In celebration of the United States' Independence, we bring you this true story of five men who broke through their terror barrier and made a commitment to something huge.
The thirteen colonies (what would become the United States) were being taxed unfairly under Great Britain's rule. Thomas Jefferson, John Adams, Benjamin Franklin, Robert R. Livingston and Roger Sherman were the five men that stood up for the Colonist's rights. They argued that Great Britain had no jurisdiction to tax the Colonies.
While all of the other Colonists felt that they were being treated unfairly, none of them were willing to say so, as their allegiance was still with the King of Great Britain. It was up to these five men to push for the rights of the Colonists. They met at the Virginia Convention and then again in Williamsburg to declare the Colonies independent. John Adams stood up for the resolution that: "these United Colonies are, and of right ought to be, free and independent states that they are absolved from all allegiance to the British Crown, and that all political connection between them and the State of Great Britain is, and ought to be, totally dissolved.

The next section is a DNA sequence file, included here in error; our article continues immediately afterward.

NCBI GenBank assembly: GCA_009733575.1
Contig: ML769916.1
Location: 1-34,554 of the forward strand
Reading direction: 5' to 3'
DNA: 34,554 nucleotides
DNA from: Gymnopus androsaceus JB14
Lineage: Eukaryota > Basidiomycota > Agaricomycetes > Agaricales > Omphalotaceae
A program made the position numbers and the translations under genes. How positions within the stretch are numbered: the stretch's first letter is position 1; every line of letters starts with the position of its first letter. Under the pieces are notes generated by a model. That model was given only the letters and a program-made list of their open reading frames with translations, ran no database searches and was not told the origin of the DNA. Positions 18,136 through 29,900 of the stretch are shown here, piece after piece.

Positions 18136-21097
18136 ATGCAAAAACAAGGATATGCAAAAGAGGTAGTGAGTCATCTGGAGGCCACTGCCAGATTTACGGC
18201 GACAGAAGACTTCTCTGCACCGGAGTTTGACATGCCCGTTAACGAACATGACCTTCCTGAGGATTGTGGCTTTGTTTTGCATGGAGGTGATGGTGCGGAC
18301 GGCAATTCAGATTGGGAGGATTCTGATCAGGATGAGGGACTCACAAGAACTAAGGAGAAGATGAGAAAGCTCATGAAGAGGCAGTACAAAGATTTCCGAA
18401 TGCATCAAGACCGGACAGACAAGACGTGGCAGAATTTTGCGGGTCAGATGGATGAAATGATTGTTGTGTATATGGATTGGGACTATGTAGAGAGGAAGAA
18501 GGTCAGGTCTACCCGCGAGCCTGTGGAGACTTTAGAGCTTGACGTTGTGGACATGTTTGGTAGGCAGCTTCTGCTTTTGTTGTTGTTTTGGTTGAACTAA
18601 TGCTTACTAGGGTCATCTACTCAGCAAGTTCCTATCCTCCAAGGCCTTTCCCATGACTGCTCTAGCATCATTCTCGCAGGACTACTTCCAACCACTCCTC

When these five men met to draft the Declaration of Independence, there was no working process. They did not have someone to lead the meeting, take minutes or even guide them as to how the ideas should be presented. They were on their own to take control and put all of their thoughts into an organized form that could be presented to Congress. The committee decided on a general outline that the document needed to follow, and then appointed Thomas Jefferson to write the first draft. The weight of the 13 Colonies' independence now rested on Jefferson's shoulders. Jefferson only had 17 days to finish the first draft. He then got comments and revisions from the other committee members and wrote a second draft. The document titled "A Declaration by the Representatives of the United States of America, in General Congress Assembled" was presented to Congress on June 28, 1776.
These men knew that what was put on this paper could have cost them their lives, did they not receive backup from Congress and the other Colonists. If the King of Great Britain wanted to, he could have had these men executed for encouraging the Colonists to go against his rule. They put themselves on the line in order to gain freedom for the rest of the Colonies.
On July 2, 1776 Congress and 12 of the 13 colonies approved General Lee's Resolution for Independence, severing ties between the Colonies and Great Britain for good. The next day, John Adams wrote a letter to his wife predicting that July 2nd would soon become a great American holiday. Congress then began to look at the Declaration of Independence. After several days of debating, word changing, and some content adjustment, Congress approved the document on July 4, 1776.
Today America celebrates 232 years of independence and freedom. Because these men did not let fear stand in their way, because they did not hesitate to make the right choice, American Citizens now have the right to vote, the right to free speech, the right to practice any religion, the right to a fair trial, just to name a few.